Meshal, who leads the
anti-pragmatism fold in Hamas that still wants to
destroy the Jewish state, is not satisfied by the
overtures of Hamas Prime Minister Ismail Haniyya
towards Israel. Haniyya, voted into office early
this year, wants to run a country and is suffering
from an international boycott on food, medicine
and money into the Palestinian territories.
Wages have not been paid in Palestine
since February. Haniyya made several gestures of
goodwill toward Israel (much to the displeasure of
Meshal), to prove that he was not in power to
combat Israel but to improve the livelihood of the
Meshal had other plans for
the Hamas-led government, which contradicted with
what Haniyya was seeing on the ground in
Palestine. The two men drifted apart on how to
lead the government, and split when three
resistance groups in Palestine, apparently
coordinating with Meshal's team, kidnapped the
19-year old Israeli soldier on June 25.
This sent shockwaves throughout Israel,
and Olmert responded with grand force,
re-occupying Gaza and killing, to date, an
estimated 75 Palestinians in revenge. Electricity
was destroyed in Gaza, and currently 1.5 million
inhabitants live in darkness. Israel struck at
buildings, an Islamic university and official
buildings, including that of Haniyya and his
Foreign Minister Mahmud al-Zahhar (which was
destroyed on July 13).
Ministers have been
arrested, along with parliamentary deputies, and
brought before military courts clad in chains to
their feet and hands. Haniyya, who sees the state
he is heading crumbling before his very eyes,
wanted to solve the crisis politically, claiming
that all the Palestinians living under his control
were suffering from Israel's military response.
The resistance groups demanded a prisoner swap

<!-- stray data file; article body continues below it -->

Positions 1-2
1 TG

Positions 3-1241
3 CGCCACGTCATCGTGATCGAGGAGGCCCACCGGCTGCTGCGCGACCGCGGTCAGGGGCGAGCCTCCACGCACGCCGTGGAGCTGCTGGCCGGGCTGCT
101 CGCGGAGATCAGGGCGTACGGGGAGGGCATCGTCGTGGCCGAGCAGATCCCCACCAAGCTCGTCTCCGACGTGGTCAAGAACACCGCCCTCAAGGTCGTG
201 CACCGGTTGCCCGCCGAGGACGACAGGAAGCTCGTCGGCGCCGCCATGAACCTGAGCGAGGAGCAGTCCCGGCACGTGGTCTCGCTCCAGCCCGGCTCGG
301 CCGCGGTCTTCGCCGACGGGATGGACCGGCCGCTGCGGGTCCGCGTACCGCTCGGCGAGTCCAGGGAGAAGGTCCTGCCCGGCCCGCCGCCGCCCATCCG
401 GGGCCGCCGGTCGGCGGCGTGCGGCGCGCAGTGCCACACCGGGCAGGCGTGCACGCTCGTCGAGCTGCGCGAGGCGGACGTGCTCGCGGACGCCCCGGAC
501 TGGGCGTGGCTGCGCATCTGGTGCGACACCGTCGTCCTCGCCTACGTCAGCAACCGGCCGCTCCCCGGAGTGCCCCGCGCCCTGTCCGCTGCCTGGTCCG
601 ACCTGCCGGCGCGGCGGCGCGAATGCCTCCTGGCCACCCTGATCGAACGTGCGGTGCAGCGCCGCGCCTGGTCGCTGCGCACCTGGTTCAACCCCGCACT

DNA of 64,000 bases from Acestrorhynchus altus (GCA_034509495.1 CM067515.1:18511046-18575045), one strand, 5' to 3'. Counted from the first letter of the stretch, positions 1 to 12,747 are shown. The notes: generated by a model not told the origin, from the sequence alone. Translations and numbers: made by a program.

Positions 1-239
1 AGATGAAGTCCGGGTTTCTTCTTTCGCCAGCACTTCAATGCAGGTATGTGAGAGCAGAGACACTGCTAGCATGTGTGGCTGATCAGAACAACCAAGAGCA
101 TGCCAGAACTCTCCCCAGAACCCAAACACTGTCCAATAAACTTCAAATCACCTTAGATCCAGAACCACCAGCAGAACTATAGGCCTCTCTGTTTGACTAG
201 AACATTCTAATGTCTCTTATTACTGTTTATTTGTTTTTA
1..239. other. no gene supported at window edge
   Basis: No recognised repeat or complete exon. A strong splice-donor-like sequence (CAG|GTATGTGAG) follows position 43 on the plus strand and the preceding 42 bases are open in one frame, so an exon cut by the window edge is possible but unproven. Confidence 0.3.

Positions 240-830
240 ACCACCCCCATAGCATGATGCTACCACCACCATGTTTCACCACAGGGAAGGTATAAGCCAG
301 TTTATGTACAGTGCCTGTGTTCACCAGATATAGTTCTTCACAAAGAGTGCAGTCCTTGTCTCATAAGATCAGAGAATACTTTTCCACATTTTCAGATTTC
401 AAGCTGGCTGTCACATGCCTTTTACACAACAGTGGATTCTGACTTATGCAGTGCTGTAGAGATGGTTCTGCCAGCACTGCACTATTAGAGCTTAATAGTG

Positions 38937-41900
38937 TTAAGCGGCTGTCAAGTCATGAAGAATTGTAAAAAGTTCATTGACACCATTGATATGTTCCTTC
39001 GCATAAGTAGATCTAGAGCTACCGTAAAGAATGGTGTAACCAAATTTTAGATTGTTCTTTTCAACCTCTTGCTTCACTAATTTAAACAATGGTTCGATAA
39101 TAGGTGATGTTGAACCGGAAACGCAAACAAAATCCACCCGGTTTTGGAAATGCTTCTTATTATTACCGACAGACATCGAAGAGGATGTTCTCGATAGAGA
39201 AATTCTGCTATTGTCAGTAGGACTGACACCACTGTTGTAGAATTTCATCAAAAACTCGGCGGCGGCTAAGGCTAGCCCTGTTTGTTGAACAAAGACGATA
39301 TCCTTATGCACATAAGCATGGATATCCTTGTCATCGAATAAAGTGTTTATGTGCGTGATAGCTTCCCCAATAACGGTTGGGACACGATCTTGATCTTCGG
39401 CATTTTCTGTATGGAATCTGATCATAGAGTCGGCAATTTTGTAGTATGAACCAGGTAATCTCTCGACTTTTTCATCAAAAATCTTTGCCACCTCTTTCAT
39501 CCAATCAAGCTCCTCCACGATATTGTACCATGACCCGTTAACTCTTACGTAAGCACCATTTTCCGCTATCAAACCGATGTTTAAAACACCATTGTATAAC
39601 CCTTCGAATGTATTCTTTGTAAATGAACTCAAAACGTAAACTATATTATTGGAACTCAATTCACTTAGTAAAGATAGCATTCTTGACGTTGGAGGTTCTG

where 1,000 Palestinians would be released from
Israeli jails, in exchange for the young Israeli
soldier. Israel has refused.
closer to a solution that releases the Israeli
soldier in exchange for Israel releasing
Palestinian funds (frozen since Hamas came to
power in January, and its authorization to bring
clean drinking water, food and medicine into the
Occupied Territories. Both solutions have not yet
materialized, and in the middle of all the chaos
and war, came the Hezbollah operation.
Men of war This is where the
Meshal-Nasrallah connection comes into play. Both
leaders are clearly not interested in peace with
Israel. Their views are mirrored with their two
allies in Tehran and Damascus. Both leaders are
unimpressed by Arab regimes that call for peace
and dialogue - prime on the list being Mahmud
Abbas in Palestine.
They are being
aggressive with Israel so Israel can respond with
similar aggressiveness - killing whatever dreams
Arabs peacemakers have in mind. The same formula
applies inside Israel, where many do not want room
for moderation in Israeli-Arab relations.
They want to root out the moderates to
justify aggression against the Palestinians and
Lebanese. Meshal would very much love to see Hamas
out of the political process. It would then be
restored to the fold of the resistance, and freed
from the burden of government, able to focus on
military operations once again.
applies to Nasrallah. If Israeli leaves the Sheba
Farms and frees all Lebanese prisoners from its
jails, there would no longer be a need for
Hezbollah. The reason behind such calculations,
however, and the dramatic side-effects such
adventures have on Palestinian and Lebanese lives,
They believe, however, that
war on two fronts would achieve one of two things.
Either it would get Israel to show aggression,
justifying their own aggression against the
Israelis. Or a best-case scenario would be that a
two-side war would break Israel. Either outcome,
Hezbollah and Hamas are the victors.
final argument - based on conspiracy theories - in
the war of Lebanon is that somebody convinced
Hezbollah of this offensive with the purpose of
destroying Hezbollah, forcing them to commit
"political suicide". This "somebody" has given
Hezbollah enough rope to hang itself, making it
believe that it could turn the tables on Israel by
capturing two Israeli soldiers.
for this argument is that Hezbollah, for the past
two years, has been a topic of international
concern. Everybody wants Hezbollah to disarm
(except Syria and Iran) but do not have the means
to make them lay down their weapons. It certainly
is not working by dialogue - because Hezbollah
would not hear a word of it, and, therefore, has
to be done by force through a foreign power. The
only power able and willing to inflict a deadly
blow on Hezbollah is Israel.
Americans pressure Hezbollah to disarm would be
considered aggression on the Shi'ite community as